Sharif University of TechnologySharif Journal of Civil Engineering2676-476838.24.220230220Development of a hybrid method of social force modeling and discrete event simulation to optimize productivity of constructionDevelopment of a hybrid method of social force modeling and discrete event simulation to optimize productivity of construction3142297510.24200/j30.2022.60581.3111FAM,. NaeimiradDept. of Civil Engineering Ferdowsi University of Mashhad0000-0002-6488-0882M. MaghrebiDept. of Civil Engineering Ferdowsi University of MashhadJournal Article20220613Optimizing productivity of construction has always been a challenge for project managers and planners. In previous studies, it has been pointed out that productivity is directly related to the number of workers unless the excessive number of workers in the workshop causes congestion. Discrete event simulation is one of the mathematical modeling methods used by researchers to study productivity in construction. Discrete event simulation models the operations considering the flow of resources and the state of entities within the system. In this model, the entities are passive elements that are processed during the work process. Due to the nature of the entities in a discrete event simulation model, it is not possible to investigate the effect of physical interaction of individuals on productivity using this method alone. Social Force Modeling has a great ability to model the movement of people and physical interaction between people and the environment. This study tries to investigate the direct impact of manpower on productivity by modeling the work process and the effect of physical interactions of workers due to the increase in the number of workers and workshop spatial constraints. For this purpose, a hybrid model has been developed that includes a combination of two models. In the first model, the discrete event simulation method is used to simulate the work process. In the second model, the movement and physical interaction of workers are modeled using the social force modeling method. The proposed hybrid model allows one or more activities to be simulated more accurately. The approach used in this paper is evaluated based on the data from a real project. The results clearly show the reduction in productivity due to overcrowding. The outputs of this work can be used to obtain the optimal number of workers in an activity. The model proposed in this paper gives project managers the chance to have more realistic simulations of work processes.Optimizing productivity of construction has always been a challenge for project managers and planners. In previous studies, it has been pointed out that productivity is directly related to the number of workers unless the excessive number of workers in the workshop causes congestion. Discrete event simulation is one of the mathematical modeling methods used by researchers to study productivity in construction. Discrete event simulation models the operations considering the flow of resources and the state of entities within the system. In this model, the entities are passive elements that are processed during the work process. Due to the nature of the entities in a discrete event simulation model, it is not possible to investigate the effect of physical interaction of individuals on productivity using this method alone. Social Force Modeling has a great ability to model the movement of people and physical interaction between people and the environment. This study tries to investigate the direct impact of manpower on productivity by modeling the work process and the effect of physical interactions of workers due to the increase in the number of workers and workshop spatial constraints. For this purpose, a hybrid model has been developed that includes a combination of two models. In the first model, the discrete event simulation method is used to simulate the work process. In the second model, the movement and physical interaction of workers are modeled using the social force modeling method. The proposed hybrid model allows one or more activities to be simulated more accurately. The approach used in this paper is evaluated based on the data from a real project. The results clearly show the reduction in productivity due to overcrowding. The outputs of this work can be used to obtain the optimal number of workers in an activity. The model proposed in this paper gives project managers the chance to have more realistic simulations of work processes.https://sjce.journals.sharif.edu/article_22975_d99984adec8ae59542b8fd9561570f6a.pdfSharif University of TechnologySharif Journal of Civil Engineering2676-476838.24.220230220Potential functions of thermoelastodynamic problems for transversely isotropic functional graded materialsPotential functions of thermoelastodynamic problems for transversely isotropic functional graded materials15242294910.24200/j30.2022.60646.3114FAS. PanahiFaculty of Civil Engineering Babol Noshirvani University of TechnologyB. Navayi NeyaFaculty of Civil Engineering Babol Noshirvani University of TechnologyJournal Article20220711Functionally graded materials are the novel class of advanced composite structures with variable properties in one or more directions. The mechanical properties of Functionally Graded Materials (FGM) such as Poisson’s ratio, Young’s modulus of elasticity, material density and shear modulus of elasticity undergo changes gradually and continuously between two surfaces in a predetermined manner. FGM structures are often made of a combination of ceramics and metals in which the metal component provides strength and fracture resistance while ceramic component provides thermal resistance. Due to desirable properties, FGM materials are used in various fields of engineering such as optics, electronics, space vehicles, shipbuilding, mechanical, biomechanical and other engineering structures subjected to high thermal and residual stresses. Therefore, the analytical study of thermoelastodynamic problems is of great importance for the functionally graded media. The use of potential functions to analyze three-dimensional elastic problems is one of the most effective methods. This method facilitates solving three-dimensional elastic problems by uncoupling the set of governing differential equations or at least simplifying them. In the present study, the displacement potential functions for solving thermoelastodynamic problems in the transversely isotropic media with functionally graded materials are introduced. For this purpose, first, the three-dimensional kinematic and thermodynamic equations for the functionally graded materials in the transversely isotropic materials are written and then using a systematic method to separate the equations, the displacement potential functions to solve thermoelastodynamic problems are obtained, which can be used further to solve problems of beams, plates, shells, and infinite and semi-infinite media. The obtained potential functions include two scalar functions F and χ; the scalar function F satisfies the sixth-order partial differential equation while the χ-scalar function satisfies the second-order partial differential equation. In addition, in the present study, the thermal potential functions for the specific state of the isotropic functional graded media are presented.Functionally graded materials are the novel class of advanced composite structures with variable properties in one or more directions. The mechanical properties of Functionally Graded Materials (FGM) such as Poisson’s ratio, Young’s modulus of elasticity, material density and shear modulus of elasticity undergo changes gradually and continuously between two surfaces in a predetermined manner. FGM structures are often made of a combination of ceramics and metals in which the metal component provides strength and fracture resistance while ceramic component provides thermal resistance. Due to desirable properties, FGM materials are used in various fields of engineering such as optics, electronics, space vehicles, shipbuilding, mechanical, biomechanical and other engineering structures subjected to high thermal and residual stresses. Therefore, the analytical study of thermoelastodynamic problems is of great importance for the functionally graded media. The use of potential functions to analyze three-dimensional elastic problems is one of the most effective methods. This method facilitates solving three-dimensional elastic problems by uncoupling the set of governing differential equations or at least simplifying them. In the present study, the displacement potential functions for solving thermoelastodynamic problems in the transversely isotropic media with functionally graded materials are introduced. For this purpose, first, the three-dimensional kinematic and thermodynamic equations for the functionally graded materials in the transversely isotropic materials are written and then using a systematic method to separate the equations, the displacement potential functions to solve thermoelastodynamic problems are obtained, which can be used further to solve problems of beams, plates, shells, and infinite and semi-infinite media. The obtained potential functions include two scalar functions F and χ; the scalar function F satisfies the sixth-order partial differential equation while the χ-scalar function satisfies the second-order partial differential equation. In addition, in the present study, the thermal potential functions for the specific state of the isotropic functional graded media are presented.https://sjce.journals.sharif.edu/article_22949_6adeb8fa500e4a7a6dfabf1179a21b1c.pdfSharif University of TechnologySharif Journal of Civil Engineering2676-476838.24.220230220Robust-to-noise feature extraction via generalization of correlation relationship in the frequency domainRobust-to-noise feature extraction via generalization of correlation relationship in the frequency domain25362295010.24200/j30.2022.60471.3105FAُS.A. H. EsfehaniFaculty of Civil Engineering Ferdowsi University, MashhadH. ShariatmadarFaculty of Civil Engineering Ferdowsi University, Mashhad0000-0001-5966-3317A.R. EntezamiFaculty of Civil Engineering Ferdowsi University, MashhadJournal Article20220713Damage diagnosis of a high-dimensional structural signal is a complicated and time-consuming task. In the worse case, if the signal is measured under noisy ambient loads, the extracted features lead to unreliable results in damage diagnosis. In this study, a robust feature extraction method is presented by using time series analysis and correlation relationship generalized in the frequency domain. At first, a time-series model of the response signal is obtained, and the parameters of the model containing inherent and dynamic characteristics of the signal are separated from the model residual, which is influenced by the noise of ambient loads. Upon measuring the model parameters, the high-dimensional signal is transferred to a space with a lower value in size, and the issues due to high-dimensional data are addressed. By using the obtained parameters, the characteristic function of the signal is calculated in the frequency domain. By utilizing a generalized correlation coefficient relationship in the frequency domain, a 2D damage-sensitive feature being a complex value can be extracted from the characteristic function. Structural damage is detected by investigating the angle of the feature extracted. Moreover, by attending to the real part of the feature, the location of damage can be identified. To investigate the abilities of the new feature in damage diagnosis tasks, a real-world structure, S101 Bridge, is examined. To demonstrate the advantages of the new feature in structural damage diagnosis, the outcomes of this study in different levels of damage diagnosis, i.e., damage detection and damage localization, are compared to some state-of-the-art techniques in the field of Structural Health Monitoring (SHM). The achievements of this study clearly show the abilities of the proposed feature for damage diagnosis of real-world structures, especially in the case of high-dimensional data and noisy ambient excitations. Moreover, in comparison to other techniques, the proposed damage diagnosis algorithm in this paper can detect and localize structural damage with more accuracy.Damage diagnosis of a high-dimensional structural signal is a complicated and time-consuming task. In the worse case, if the signal is measured under noisy ambient loads, the extracted features lead to unreliable results in damage diagnosis. In this study, a robust feature extraction method is presented by using time series analysis and correlation relationship generalized in the frequency domain. At first, a time-series model of the response signal is obtained, and the parameters of the model containing inherent and dynamic characteristics of the signal are separated from the model residual, which is influenced by the noise of ambient loads. Upon measuring the model parameters, the high-dimensional signal is transferred to a space with a lower value in size, and the issues due to high-dimensional data are addressed. By using the obtained parameters, the characteristic function of the signal is calculated in the frequency domain. By utilizing a generalized correlation coefficient relationship in the frequency domain, a 2D damage-sensitive feature being a complex value can be extracted from the characteristic function. Structural damage is detected by investigating the angle of the feature extracted. Moreover, by attending to the real part of the feature, the location of damage can be identified. To investigate the abilities of the new feature in damage diagnosis tasks, a real-world structure, S101 Bridge, is examined. To demonstrate the advantages of the new feature in structural damage diagnosis, the outcomes of this study in different levels of damage diagnosis, i.e., damage detection and damage localization, are compared to some state-of-the-art techniques in the field of Structural Health Monitoring (SHM). The achievements of this study clearly show the abilities of the proposed feature for damage diagnosis of real-world structures, especially in the case of high-dimensional data and noisy ambient excitations. Moreover, in comparison to other techniques, the proposed damage diagnosis algorithm in this paper can detect and localize structural damage with more accuracy.https://sjce.journals.sharif.edu/article_22950_27d4e6eeab73536d6685dd789f2c24e3.pdfSharif University of TechnologySharif Journal of Civil Engineering2676-476838.24.220230220Investigation of buckling Behavior of functionally graded thin-walled box beams under axial loadingInvestigation of buckling Behavior of functionally graded thin-walled box beams under axial loading37512295910.24200/j30.2022.60499.3108FAV. MirhajiDept. of Civil Engineering Salmas Branch, Islamic Azad UniversityR. JahangiriDept. of Civil Engineering Salmas Branch, Islamic Azad UniversityA. NaderiDept. of Civil Engineering, Institute of Higher Education Aine Kamal, UrmiaJournal Article20220723Recently, the growing needs of the engineering community for smart structures have led to targeted material technology gradually replacing conventional homogeneous and laminated composite materials. Among the sandwich-shaped structures with targeted core, the thin walled closed beam of sandwich box (with functionally graded core), due to having desirable properties such as high flexural stiffness, low density, desirable static and dynamic properties likewise high strength against mechanical loads and stresses have received much attention.<br />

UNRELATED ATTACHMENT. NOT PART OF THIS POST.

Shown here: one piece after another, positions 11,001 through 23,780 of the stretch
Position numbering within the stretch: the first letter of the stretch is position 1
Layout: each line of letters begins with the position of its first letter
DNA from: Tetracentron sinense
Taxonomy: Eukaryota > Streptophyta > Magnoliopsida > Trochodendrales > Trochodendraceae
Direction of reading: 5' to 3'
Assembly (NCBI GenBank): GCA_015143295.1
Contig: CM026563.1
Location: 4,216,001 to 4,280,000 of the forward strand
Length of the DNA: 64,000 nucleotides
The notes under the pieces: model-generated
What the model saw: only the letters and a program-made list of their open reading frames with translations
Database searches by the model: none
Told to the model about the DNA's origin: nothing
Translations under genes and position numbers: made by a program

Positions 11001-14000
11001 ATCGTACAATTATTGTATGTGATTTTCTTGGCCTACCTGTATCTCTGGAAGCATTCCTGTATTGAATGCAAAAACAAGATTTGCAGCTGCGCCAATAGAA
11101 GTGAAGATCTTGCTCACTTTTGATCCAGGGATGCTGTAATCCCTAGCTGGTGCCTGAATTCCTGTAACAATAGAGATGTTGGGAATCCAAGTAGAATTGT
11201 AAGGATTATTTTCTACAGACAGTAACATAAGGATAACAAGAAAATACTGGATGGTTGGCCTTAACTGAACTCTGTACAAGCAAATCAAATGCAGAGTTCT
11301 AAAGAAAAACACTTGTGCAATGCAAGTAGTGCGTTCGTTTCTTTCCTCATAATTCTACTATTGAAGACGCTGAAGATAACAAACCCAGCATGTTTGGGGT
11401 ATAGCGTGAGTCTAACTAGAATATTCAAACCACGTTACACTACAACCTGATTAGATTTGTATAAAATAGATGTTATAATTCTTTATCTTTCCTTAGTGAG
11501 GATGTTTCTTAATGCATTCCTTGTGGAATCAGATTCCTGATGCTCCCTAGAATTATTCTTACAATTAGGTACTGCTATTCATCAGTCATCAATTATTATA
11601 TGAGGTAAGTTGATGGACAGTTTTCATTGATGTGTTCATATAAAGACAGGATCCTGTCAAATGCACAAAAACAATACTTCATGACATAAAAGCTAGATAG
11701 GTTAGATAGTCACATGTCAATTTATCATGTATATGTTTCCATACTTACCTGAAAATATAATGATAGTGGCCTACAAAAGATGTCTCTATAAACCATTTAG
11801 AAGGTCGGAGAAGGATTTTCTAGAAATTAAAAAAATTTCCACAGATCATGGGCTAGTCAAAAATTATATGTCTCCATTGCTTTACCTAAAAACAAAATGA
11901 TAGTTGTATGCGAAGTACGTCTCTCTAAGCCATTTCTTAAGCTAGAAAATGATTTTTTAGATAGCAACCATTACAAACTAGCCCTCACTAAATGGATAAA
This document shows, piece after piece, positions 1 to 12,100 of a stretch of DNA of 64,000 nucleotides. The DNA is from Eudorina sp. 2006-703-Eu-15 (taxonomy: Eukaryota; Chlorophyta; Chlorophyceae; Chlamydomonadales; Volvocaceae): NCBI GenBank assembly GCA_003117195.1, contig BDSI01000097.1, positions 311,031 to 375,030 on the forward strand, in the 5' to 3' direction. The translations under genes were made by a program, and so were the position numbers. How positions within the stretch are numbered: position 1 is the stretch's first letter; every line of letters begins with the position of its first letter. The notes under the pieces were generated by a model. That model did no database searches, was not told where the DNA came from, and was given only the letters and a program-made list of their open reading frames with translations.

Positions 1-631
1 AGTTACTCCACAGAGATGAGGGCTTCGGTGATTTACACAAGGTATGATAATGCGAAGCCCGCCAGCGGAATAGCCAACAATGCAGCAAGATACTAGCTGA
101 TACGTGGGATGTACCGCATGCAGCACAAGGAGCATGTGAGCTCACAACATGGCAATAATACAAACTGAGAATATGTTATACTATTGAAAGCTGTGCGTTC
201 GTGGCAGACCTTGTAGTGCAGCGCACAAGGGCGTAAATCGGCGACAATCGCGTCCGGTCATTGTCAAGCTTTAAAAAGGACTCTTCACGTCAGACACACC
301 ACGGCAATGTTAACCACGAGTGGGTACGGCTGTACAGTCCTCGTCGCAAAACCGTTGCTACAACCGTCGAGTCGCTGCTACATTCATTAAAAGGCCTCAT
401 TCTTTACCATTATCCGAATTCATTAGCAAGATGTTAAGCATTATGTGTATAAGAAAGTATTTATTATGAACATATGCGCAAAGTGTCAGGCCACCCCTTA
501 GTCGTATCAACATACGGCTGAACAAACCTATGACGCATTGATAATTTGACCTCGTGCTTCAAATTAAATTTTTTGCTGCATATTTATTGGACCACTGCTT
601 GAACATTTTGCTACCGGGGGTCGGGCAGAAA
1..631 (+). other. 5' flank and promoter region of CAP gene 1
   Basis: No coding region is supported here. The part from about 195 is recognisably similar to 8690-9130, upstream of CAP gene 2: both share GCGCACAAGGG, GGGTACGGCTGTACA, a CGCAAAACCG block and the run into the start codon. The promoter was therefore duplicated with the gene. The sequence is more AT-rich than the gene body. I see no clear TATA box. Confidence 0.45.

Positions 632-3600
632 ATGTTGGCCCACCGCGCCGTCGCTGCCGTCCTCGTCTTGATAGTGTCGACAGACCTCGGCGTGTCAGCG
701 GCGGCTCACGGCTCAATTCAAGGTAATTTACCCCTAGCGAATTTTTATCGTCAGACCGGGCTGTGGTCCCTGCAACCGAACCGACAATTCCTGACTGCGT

In some specific applications, components of modern structures, such as thin walled functionally graded beams with a closed box geometry, are subjected to axial or concentrated or wide transverse loads. Under these conditions, the choice of loading parameters may lead to lateral or axial buckling, which results in irrecoverable damage to the structure. Buckling of an axially loaded thin-walled functionally Graded sandwich box beam in presence of structural non-homogeneity is studied.<br />